Utah Man’s Memoir Describes the Biggest Events of the 1900s
Growing up in a small coal mining town in Utah, author Frederic Marsh Civish, Jr. “felt the state and everybody in it could be described with two words: I called the state ‘sticks and people hicks.’ After joining the Navy during the Korean War and living in several California cities, in 1962, for various reasons, I decided to move back to the sticks and become one of them ‘thar’ hicks. I lived in Salt Lake until 2012, when I got tired of the traffic and the smog, and moved north to Ogden, Utah, where my current home is about a quarter of a mile from huge mountains reminiscent of those where I was born and raised.” Thus his memoir takes him Out of the Gulch, Onto the Mountain Top.</p>
Born in 1931, Civish states he is older than the Empire State Building, the Golden Gate Bridge, and Hoover Dam. His life story is one of history and achievement.

On Pearl Harbor Day, he was out duck hunting. More recently, he was a substitute teacher and the author of the historical novel The Sunnyside War, about the 1922 United Mineworkers Strike. He also wrote the diet book Losing Weight for Life: Eating What You Like on the RMR Diet. He is active in his community, and is involved in numerous social and charitable activities.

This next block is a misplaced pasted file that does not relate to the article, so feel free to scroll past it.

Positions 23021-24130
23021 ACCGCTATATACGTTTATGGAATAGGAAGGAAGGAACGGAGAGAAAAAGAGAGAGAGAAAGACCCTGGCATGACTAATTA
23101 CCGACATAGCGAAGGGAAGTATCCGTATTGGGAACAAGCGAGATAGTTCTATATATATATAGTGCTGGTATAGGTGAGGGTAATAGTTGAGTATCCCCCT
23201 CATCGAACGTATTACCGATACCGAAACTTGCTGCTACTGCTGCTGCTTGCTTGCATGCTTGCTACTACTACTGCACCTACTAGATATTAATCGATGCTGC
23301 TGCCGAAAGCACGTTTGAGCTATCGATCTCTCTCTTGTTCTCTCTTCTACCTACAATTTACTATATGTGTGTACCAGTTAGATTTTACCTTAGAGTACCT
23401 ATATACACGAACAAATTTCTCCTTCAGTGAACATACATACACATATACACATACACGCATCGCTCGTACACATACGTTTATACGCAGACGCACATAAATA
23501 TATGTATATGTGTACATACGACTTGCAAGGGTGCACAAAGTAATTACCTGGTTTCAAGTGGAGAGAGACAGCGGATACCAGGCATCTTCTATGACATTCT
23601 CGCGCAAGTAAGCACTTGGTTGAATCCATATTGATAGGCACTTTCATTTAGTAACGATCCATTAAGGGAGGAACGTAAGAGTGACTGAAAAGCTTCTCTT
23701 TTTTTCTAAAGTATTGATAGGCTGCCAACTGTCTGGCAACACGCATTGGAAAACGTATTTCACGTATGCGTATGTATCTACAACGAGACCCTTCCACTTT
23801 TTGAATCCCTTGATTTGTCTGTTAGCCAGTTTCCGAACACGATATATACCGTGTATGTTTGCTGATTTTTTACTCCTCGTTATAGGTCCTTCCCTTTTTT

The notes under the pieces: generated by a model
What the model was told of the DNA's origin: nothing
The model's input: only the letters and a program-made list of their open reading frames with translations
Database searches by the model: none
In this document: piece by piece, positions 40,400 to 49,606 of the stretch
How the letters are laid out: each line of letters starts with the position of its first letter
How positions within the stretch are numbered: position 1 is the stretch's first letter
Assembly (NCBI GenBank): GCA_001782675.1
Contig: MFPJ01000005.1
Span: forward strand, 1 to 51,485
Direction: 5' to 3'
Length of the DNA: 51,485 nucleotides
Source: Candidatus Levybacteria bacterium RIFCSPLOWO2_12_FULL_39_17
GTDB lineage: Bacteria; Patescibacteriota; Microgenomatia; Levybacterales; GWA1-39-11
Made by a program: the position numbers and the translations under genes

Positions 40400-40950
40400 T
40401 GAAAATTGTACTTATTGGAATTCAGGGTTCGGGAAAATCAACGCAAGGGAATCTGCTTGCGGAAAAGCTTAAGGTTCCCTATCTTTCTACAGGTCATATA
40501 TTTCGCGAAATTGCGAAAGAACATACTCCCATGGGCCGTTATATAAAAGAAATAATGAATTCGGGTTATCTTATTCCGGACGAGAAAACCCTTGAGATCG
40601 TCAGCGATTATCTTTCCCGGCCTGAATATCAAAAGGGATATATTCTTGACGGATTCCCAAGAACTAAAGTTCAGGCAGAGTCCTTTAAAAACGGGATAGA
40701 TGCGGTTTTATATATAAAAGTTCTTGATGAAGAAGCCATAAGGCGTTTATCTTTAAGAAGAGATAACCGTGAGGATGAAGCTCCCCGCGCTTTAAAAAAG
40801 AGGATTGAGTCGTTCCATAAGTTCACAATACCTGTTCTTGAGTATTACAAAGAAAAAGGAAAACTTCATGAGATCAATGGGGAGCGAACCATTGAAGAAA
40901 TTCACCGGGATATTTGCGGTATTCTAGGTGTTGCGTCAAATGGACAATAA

About the Author: Frederic Marsh Civish, Jr. grew up in Carbon County, Utah, named for its coal mines in the Wasatch and Book Cliff Mountain ranges. As a youth in 1945, he saw the Sunnyside Mine explosion, which killed 23 miners. Retired from a long life of making a living and raising six children, he now lives back in Utah.

“This intriguing autobiography is not only the story of one man, but the story of America during its most important years of the 20th century. We are proud to announce its release,” said Robert Fletcher, CEO of Strategic Book Publishing and Rights Agency.

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